A recent study by Boston University suggests that 99 percent of the deceased National Football League (NFL) players were diagnosed with chronic traumatic encephalopathy (CTE), a progressive degenerative disease that is often associated with repetitive brain trauma.
One potential intervention that could potentially reduce poor sleep of American adolescents is engagement in sports and exercise. Recent research suggests that exercising contributes to physical and mental health as well as enhances sleep quality in adolescents (Biddle & Asare, 2011; Lang et al., 2016), indicating exercise may serve as an effective intervention to improve adolescents’ sleep and health (Callaghan, 2004).
Concussions represent a public health issue with consequences that reach far beyond the initial injury and affect nearly every aspect of the injured SA’s life. Typical education programs teach athletes how to recognize signs of brain injury and weakly advocate general injury mitigation strategies.
In this project we propose immersive biofeedback for spinal fitness training and rehab therapy exercise based on a 3D visualization of an athlete-specific, anatomically correct spine model that is animated by wireless sensors.
Sports injuries, especially the bones and cartilages damages, pose significant challenges and require surgical intervention. Currently, tissue engineering represents a promising solution towards the repair and replacement of diseased and damaged bone tissue with engineered grafts, which can provide mechanical support during repair and regeneration of injured tissue.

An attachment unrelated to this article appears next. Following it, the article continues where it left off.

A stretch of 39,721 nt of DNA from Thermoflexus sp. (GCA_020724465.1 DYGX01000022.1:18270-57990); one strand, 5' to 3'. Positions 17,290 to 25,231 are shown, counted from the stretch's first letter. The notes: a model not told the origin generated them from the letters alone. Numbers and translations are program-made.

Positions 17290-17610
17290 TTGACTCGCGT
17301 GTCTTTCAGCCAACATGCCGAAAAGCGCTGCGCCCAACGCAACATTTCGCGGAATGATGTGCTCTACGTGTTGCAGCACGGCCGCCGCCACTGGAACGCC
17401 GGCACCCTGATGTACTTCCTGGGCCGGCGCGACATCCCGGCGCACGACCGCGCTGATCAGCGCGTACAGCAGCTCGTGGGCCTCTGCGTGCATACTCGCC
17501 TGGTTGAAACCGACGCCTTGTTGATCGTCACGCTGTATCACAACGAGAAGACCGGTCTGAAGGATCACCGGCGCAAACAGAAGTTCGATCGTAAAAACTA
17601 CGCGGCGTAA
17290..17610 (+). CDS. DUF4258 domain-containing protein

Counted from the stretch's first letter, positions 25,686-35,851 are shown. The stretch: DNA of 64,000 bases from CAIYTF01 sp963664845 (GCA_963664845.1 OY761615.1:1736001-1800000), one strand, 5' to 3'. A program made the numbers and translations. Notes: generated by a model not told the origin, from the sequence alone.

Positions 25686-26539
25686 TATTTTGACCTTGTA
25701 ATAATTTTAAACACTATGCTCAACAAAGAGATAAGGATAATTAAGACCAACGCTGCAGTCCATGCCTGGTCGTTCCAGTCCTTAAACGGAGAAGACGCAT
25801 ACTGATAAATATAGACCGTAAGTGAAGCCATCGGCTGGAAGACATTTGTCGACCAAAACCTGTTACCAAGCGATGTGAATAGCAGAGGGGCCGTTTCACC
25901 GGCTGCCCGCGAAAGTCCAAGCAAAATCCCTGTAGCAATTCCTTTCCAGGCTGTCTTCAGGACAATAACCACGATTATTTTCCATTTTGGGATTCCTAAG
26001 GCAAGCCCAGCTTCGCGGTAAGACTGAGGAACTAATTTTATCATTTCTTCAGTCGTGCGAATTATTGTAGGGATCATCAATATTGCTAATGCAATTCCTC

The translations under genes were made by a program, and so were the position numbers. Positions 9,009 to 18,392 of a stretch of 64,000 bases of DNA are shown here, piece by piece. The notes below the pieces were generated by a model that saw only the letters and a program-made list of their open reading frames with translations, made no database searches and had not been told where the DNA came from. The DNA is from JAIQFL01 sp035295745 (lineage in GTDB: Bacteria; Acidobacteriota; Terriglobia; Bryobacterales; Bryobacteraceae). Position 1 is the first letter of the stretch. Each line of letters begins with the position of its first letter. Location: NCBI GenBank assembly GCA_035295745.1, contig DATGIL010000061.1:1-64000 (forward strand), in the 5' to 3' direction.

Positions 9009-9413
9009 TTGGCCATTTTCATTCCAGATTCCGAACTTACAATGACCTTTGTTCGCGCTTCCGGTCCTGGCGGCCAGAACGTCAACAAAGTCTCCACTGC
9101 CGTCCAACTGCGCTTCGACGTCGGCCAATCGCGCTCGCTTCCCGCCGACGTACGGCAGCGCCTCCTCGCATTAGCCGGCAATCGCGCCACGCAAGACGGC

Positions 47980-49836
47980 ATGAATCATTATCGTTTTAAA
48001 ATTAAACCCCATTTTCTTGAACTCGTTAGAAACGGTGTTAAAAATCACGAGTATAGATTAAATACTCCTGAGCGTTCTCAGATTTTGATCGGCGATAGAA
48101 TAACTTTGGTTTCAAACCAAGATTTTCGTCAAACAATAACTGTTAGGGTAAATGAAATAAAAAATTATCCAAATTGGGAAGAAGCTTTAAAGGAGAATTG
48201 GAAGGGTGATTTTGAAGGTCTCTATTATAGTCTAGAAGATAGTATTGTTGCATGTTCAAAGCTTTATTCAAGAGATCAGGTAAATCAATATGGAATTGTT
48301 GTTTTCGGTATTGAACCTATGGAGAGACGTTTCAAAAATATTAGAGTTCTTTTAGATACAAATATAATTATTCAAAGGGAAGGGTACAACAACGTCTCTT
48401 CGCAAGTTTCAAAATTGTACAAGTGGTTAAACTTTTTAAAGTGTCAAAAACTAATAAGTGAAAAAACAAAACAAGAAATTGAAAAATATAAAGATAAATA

We propose that Sport and Craft are counterparts to one another and especially connect to the body-centered, disciplined physical aspects required for both 3D art making and sport. We want to know where these skill-sets meet and recognize the similarities to approach and connection of subject matter where the culminating physical award is an object of achievement, recorded history, and desire.
Our project proposes to address this community need through by (a) developing an applied non-profit internship course at ASU to develop students as empowered role models and community youth sport coaches, (b) collaborating with local youth nonprofits and schools to create new sport access sites for girls, and (c) creating an empirically-based and culturally adapted volunteer coach training course.
We have successfully characterized foot-ankle mechanics during various postural balance and walking tasks and constructed simple yet competent biomechanics-based models. Building upon these, we aim to design and control a soft active ankle brace that is capable of adaptively changing its mechanical properties, in particular, stiffness at the ankle joint, in a task-dependent manner.
Subscribe to Sport and the Body